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Hot Dog in NOVA

It used to be that Joe's Dog House in old town Herndon is our regular summer spot. Good food, casual surrounding, and cheap. I recently found out that they have closed. Does anyone know of another similar type of place for Fairfax county or Loudoun county?

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  1. Hot dog in NOVA leads me quickly to the Vienna Inn on Maple. As for good food, casual and cheap in Herndon, Jimmy's fits the bill (they have keilbasi).

    1 Reply
    1. re: Dennis S

      Oh, and while I've never had the dogs there, 5 Guys does them.

    2. I think the grilled all beef dogs at Hard Times Cafe are decent. There is a location in Herndon.

      http://www.hardtimes.com/locations/He...

      1. Weenie Beenie's in Arlington, but still cheap, good, and worth a drive, particularly for the halfsmokes.

        http://www.washingtoncitypaper.com/di...

        http://www.dcist.com/archives/2006/05...

        1. For an upscale treat, EatBar sells a homemade hot dog that literally was the size of my 8 year old's forearm for $10 including fries. It was pretty good, but at 10 semolians a pop, it will not be a regular item for most.

          3 Replies
          1. re: dcs

            But, the EatBar dog is a homemade dog complete with homemade castup- so very very good.

            1. re: jpschust

              I'm sorry, but one should never use ketchup on a hot dog, as the hot dog is mustard's domain. EatBar's mustard also appeared homemade and was quite tasty, although it could have used a tad more vinegar or salt. The homemade ketchup was excellent when used in combination with the french fries, where it belongs. ;-)

              1. re: dcs

                Oh I'll agree, but I'm just saying that's how it's served. I had the castup on a corndog, which is a different story.

          2. Del Merei Grille on Mt. Vernon Avenue in the Calvert Plaza serves a hot dog platter that has some connection to a famous hot dog in the VA area. You can check their website for more info. They serve two with accompanying items. I have seen many folks order this in their bar area and they all look really happy.

            2 Replies
            1. re: alexfoodie

              I think it's connected to the Vienna Inn hot dogs. But the Vienna Inn hot dogs aren't that great, but their cheap and it's good beer food for a tavern like the Vienna Inn.

              1. re: rcheng

                I'll second your post, rcheng, about the Vienna Inn. Their chili dogs are OK, but for all I had heard about them, I was expecting something great. They were just, well, OK.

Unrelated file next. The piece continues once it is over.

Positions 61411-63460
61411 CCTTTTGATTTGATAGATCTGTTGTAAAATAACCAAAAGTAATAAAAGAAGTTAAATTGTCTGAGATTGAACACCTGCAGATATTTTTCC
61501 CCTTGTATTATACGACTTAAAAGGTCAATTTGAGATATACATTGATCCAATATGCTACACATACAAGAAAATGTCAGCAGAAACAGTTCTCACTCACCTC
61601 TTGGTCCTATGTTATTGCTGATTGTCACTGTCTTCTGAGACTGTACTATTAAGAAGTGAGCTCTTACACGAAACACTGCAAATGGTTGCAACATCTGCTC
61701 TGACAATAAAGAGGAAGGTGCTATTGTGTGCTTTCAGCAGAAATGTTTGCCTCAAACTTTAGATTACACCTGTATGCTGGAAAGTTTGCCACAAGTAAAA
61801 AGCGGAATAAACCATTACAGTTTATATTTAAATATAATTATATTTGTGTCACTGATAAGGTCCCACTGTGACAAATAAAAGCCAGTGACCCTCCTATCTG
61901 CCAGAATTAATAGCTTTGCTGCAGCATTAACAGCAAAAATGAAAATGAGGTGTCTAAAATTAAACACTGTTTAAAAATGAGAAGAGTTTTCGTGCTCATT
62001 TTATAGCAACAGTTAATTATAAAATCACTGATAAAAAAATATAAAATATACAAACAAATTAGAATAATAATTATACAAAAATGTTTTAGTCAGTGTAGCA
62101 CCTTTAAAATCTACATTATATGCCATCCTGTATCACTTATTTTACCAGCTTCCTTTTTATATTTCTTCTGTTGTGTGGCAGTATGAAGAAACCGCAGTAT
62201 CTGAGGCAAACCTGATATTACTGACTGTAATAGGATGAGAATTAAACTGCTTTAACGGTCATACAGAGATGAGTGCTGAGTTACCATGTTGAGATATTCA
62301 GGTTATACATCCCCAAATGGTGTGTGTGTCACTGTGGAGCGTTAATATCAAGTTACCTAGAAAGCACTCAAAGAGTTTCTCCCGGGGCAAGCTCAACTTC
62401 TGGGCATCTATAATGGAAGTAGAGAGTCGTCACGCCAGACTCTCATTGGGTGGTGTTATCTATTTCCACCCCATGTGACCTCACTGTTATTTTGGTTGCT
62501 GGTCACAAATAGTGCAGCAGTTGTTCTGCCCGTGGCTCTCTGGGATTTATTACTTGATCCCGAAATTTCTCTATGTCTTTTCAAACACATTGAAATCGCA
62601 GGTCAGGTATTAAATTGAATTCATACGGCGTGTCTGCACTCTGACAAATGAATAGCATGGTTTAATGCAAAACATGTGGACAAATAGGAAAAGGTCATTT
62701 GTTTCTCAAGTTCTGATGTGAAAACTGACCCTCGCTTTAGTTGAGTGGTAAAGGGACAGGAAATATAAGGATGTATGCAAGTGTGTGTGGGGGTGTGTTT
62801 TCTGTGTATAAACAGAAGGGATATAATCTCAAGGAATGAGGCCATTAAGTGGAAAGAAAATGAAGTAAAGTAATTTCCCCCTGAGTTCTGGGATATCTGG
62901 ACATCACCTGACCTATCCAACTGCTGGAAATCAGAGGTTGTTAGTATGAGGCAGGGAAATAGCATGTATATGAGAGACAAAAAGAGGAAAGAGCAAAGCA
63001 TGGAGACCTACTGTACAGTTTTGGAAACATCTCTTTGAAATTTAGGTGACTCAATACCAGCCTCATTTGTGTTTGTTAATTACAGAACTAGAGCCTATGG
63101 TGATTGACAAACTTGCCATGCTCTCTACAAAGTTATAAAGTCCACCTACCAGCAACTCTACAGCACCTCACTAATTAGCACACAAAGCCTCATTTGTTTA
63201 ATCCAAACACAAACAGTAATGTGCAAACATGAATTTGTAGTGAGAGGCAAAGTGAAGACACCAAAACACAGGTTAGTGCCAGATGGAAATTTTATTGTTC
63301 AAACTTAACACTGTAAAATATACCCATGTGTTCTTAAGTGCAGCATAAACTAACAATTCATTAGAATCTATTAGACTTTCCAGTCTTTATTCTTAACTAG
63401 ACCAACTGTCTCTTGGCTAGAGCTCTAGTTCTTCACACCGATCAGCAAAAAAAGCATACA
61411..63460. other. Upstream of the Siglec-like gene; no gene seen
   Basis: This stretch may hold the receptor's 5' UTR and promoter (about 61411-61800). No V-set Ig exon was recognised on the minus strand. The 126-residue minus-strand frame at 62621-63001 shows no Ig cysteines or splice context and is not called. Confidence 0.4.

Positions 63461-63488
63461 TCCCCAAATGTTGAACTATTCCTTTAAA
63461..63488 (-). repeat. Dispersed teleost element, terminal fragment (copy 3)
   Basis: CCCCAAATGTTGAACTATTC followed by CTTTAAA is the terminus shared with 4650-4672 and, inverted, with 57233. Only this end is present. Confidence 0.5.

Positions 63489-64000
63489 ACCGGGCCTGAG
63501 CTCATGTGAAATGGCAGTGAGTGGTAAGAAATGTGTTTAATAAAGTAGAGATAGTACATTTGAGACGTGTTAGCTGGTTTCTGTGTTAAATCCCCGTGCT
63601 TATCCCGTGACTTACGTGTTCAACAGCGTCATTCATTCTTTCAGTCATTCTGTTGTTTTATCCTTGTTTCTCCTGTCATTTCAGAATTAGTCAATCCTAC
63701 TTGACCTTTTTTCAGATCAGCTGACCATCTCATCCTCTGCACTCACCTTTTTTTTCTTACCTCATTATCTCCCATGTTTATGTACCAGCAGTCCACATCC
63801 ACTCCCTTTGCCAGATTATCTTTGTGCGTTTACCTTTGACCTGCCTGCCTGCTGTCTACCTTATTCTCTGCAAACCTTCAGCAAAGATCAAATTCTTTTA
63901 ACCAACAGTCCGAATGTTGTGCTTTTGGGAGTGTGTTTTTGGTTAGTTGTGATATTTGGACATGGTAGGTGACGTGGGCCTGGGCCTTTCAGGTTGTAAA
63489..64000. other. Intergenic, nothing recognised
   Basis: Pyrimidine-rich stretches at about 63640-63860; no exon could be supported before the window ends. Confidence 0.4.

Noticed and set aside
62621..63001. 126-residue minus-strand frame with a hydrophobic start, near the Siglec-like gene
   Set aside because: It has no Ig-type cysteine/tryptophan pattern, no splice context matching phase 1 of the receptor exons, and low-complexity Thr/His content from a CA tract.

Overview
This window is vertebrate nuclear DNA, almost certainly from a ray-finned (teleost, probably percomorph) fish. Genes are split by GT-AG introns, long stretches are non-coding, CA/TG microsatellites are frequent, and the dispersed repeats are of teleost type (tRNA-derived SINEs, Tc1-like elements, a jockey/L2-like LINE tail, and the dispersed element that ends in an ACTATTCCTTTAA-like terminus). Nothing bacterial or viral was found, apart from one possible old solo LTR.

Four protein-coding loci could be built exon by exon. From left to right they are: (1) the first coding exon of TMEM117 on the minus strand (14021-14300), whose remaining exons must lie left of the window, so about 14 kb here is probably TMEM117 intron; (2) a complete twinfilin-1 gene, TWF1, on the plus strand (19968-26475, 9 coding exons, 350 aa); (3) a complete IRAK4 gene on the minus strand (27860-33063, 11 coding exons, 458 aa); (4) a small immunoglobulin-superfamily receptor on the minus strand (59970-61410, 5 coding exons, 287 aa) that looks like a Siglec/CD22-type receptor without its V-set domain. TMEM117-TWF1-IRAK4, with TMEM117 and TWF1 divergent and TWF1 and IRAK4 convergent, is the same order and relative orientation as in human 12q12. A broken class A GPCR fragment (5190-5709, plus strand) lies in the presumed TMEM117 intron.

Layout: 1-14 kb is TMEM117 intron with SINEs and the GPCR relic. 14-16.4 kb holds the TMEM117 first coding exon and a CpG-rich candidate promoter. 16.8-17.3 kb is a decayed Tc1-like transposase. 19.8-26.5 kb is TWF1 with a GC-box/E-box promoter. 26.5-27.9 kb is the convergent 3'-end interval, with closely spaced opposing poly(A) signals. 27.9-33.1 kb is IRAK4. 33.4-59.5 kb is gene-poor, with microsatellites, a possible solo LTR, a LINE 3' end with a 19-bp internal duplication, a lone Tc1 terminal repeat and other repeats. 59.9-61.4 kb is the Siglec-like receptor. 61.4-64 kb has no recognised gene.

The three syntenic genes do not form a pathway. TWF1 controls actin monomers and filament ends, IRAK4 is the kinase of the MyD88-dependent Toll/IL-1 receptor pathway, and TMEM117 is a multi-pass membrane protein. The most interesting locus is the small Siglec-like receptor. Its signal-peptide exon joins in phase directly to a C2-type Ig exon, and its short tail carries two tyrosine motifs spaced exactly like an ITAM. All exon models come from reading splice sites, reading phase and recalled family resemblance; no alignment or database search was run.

They are cheap, though.

            2. I had a 5 Guys hot dog for lunch today. Beef, split down the middle and grilled, good flavor and bite, decent roll. You can make it sloppy with cheese and/or chili but I just had it with mustard, relish, and onions.

              If only I had someone along to share the fries. They must give you a potato and a half in a "regular" order, and they were good enough to eat the whole thing. Everybody says 5 Guys quality and service varies among locations. This was on Gallows Road just South of Lee Highway in the same shopping center as the Great Wall market.

              5 Replies
              1. re: MikeR

                I wasn't as big a fan of the Five Guys hot dog. Here's a message I posted on my hot dog there:

                http://www.chowhound.com/topics/31411...

                1. re: rcheng

                  So what's a good hot dog in your experience? I never thought of descrbing a hot dog in terms of "bite" so I guess I'm not a hot dog gourmet. What I don't like is a mushy hot dog, and I've had a few of those in my life.

                  1. re: MikeR

                    To me, it comes down to whether the dog has a natural casing. Caseless wieners (most of what you find in the supermarkets) are almost universally mushy, particularly if boiled. You end up with a soggy cylinder of waterlogged bologna. You can get some "bite" out of them if you grill them carefully, but they'll never be as snappy as a natural casing dog. But you can also mess up a casing hotdog; witness the "dirty water dogs" they sell off the carts downtown.

                    1. re: monkeyrotica

                      That sounds like a pretty good description of what I don't like - that boiled bologna sensation. I suspect that there are good and bad ways to prepare a hot dog, and that comes into play as well. But I'm not inclined to pay $10 for a hand made hot dog when there are a few good $10 hamburgers to be had.

                      I think rcheng has a good thought - it's the environment as much as the sausage that makes them good, or at least helps forgive sins. It was a nice day the other day when I had a dog at 5 Guys and I was thinking all that was missing was a ball game, and I don't even like to watch baseball. <g>

                    2. re: MikeR

                      "So what's a good hot dog in your experience? "

                      That's a good question MikeR. I'm don't eat hot dogs that often, so I don't consider myself a big expert either, but I recall enjoying Nathan's brand hot dogs.

                      In my opinion, a big part of the hot dog is the experience and memories. Hot dogs seem to taste best when you're at a ballpark or tailgate with friends and family. Or at a backyard bbq or picnic. Or when camping with friend and family and roasting your own hot dogs on a stick in front of an open fire. It's times like these that make even the most mediocre of hot dogs great.